Property owners must complete this inspection and certification process every four years.

Section 80 lodgement for Registered Building Surveyors

As per Section 80 of the Building Act, a private building surveyor who has accepted an appointment is required to notify Council in writing within seven days of accepting that appointment.

Registered Building Surveyors can now lodge their Section 80 notifications online.

Lodge a Section 80 Building Notification online.

You can register as a user and sign into Council Online Services before you lodge online. As a registered user, you don't need to re-enter your personal information each time and you can keep track of requests and applications you have lodged.

Read the instructions on how to register your user details (pdf, 500KB).

For more information call 9243 8888.

Fences

Dividing fences

Owners are responsible for the construction and maintenance of dividing fences on their land.

Neighbours usually share the cost of a standard fence even though the Fences Act does not state the actual apportionment of cost between neighbours.

Similarly, a neighbour wanting a more expensive fence or a high fence than a standard fence usually pays for the extra amount.

Before building or rebuilding a fence

Discuss your plan with your neighbour and seek their agreement, including who is paying for what, in writing.

What if you cannot agree with your neighbour?

If you cannot agree with your neighbour, you may want to serve them a Notice to Fence.

A Notice to Fence sets out where the fence will go, how the fence will be built and the type and cost of fence. Although not required under the Act, it is usual practice to attach two quotations from fencing contractors with the Notice to Fence.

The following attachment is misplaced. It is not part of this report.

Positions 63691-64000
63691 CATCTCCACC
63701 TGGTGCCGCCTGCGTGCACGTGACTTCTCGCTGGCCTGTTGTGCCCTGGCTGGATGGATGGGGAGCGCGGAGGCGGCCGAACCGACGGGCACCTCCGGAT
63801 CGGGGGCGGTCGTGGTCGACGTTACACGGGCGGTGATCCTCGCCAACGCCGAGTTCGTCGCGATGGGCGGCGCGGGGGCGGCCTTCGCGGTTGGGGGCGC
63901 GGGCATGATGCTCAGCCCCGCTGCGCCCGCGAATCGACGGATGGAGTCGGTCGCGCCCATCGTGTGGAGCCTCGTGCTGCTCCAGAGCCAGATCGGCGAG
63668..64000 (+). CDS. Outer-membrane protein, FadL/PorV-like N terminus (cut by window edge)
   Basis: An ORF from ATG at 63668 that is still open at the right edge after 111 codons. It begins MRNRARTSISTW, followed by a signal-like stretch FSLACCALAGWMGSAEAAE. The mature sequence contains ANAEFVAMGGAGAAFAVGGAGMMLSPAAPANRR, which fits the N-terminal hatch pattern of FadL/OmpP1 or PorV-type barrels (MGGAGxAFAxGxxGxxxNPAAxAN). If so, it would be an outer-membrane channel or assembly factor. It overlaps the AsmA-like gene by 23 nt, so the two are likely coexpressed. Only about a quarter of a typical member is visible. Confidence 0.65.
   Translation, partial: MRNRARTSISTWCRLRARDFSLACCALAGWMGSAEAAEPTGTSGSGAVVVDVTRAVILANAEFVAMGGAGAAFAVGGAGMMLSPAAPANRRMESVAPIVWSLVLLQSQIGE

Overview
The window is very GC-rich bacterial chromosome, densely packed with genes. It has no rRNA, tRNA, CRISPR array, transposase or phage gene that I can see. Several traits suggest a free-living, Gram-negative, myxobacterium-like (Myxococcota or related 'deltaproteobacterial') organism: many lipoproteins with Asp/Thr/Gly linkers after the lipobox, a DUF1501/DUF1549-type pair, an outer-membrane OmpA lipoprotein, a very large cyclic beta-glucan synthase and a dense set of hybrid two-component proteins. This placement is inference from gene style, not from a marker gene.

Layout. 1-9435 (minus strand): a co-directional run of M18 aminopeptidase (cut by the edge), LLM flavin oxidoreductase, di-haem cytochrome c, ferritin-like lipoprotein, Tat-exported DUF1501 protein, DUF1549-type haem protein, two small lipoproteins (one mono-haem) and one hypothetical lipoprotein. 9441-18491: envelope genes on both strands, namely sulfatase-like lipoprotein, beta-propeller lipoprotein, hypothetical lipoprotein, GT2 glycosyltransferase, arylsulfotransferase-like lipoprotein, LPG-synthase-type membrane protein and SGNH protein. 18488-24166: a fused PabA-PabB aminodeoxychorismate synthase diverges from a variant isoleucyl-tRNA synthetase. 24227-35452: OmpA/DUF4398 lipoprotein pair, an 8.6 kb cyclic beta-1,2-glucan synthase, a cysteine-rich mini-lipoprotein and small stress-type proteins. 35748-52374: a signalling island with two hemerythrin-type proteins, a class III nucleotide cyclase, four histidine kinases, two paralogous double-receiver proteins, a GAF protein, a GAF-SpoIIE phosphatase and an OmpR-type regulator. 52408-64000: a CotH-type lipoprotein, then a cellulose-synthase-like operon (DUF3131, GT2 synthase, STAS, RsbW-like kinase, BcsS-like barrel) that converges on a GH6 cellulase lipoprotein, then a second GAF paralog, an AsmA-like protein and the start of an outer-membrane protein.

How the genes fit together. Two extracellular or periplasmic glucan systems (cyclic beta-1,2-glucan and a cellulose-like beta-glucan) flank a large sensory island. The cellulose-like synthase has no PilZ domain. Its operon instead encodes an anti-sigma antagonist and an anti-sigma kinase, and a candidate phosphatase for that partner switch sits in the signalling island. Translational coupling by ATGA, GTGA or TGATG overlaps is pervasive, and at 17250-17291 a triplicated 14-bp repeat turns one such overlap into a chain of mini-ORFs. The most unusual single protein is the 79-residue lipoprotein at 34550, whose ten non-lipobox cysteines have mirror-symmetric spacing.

If you do not hear from your neighbour or if you do not reach agreement after one month of serving the Notice to Fence, call the Dispute Settlement Centre of Victoria on 1300 372 888.

What if the neighbour is a tenant?

Different rules apply if the neighbour is a tenant. If one of the neighbours is a tenant and the lease has less than three years to run, the landlord usually shares the cost of a standard fence provided the tenant notifies the landlord or agent within 14 days of the service of any notice on the tenant. Where the lease has more than three years to run, there is specific provision in the Act for the apportionment of cost between the landlord and the tenant.

What if the adjoining land is owned by the government?

If the adjoining property is owned by the Government such as a lane, road, street or a park, you should contact us. In most cases we do not contribute to the cost of the dividing fence.

What if the fence is damaged by the neglect of the neighbour?

If the fence is damaged through the neglect of an occupier (e.g. by a falling tree or fire or during demolition of building work), the occupier is usually liable to repair the damaged portion of the fence.